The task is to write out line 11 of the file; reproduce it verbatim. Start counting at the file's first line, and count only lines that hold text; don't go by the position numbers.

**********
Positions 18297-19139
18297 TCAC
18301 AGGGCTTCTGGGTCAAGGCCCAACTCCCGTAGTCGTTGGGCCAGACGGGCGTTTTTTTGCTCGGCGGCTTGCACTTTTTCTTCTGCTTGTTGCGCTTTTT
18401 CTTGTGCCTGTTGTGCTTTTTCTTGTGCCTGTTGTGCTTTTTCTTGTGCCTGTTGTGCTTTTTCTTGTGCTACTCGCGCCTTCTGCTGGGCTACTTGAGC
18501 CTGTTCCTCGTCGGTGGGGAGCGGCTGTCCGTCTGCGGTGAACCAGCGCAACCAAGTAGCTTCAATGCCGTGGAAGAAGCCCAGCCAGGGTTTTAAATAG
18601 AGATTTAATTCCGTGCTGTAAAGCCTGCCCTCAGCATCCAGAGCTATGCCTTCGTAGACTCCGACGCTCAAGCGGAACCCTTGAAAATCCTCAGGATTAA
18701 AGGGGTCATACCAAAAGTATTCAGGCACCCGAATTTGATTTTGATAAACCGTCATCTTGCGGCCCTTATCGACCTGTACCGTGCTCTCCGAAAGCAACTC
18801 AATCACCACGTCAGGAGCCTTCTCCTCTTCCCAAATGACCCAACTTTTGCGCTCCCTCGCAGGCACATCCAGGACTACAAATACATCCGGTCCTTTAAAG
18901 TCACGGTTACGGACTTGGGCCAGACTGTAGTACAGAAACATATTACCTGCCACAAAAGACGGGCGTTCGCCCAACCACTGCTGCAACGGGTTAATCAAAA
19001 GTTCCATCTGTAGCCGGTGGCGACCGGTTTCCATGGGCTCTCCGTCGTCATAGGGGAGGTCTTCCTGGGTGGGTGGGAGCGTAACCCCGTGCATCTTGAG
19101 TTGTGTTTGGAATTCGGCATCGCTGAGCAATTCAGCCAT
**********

19101 TTGTGTTTGGAATTCGGCATCGCTGAGCAATTCAGCCAT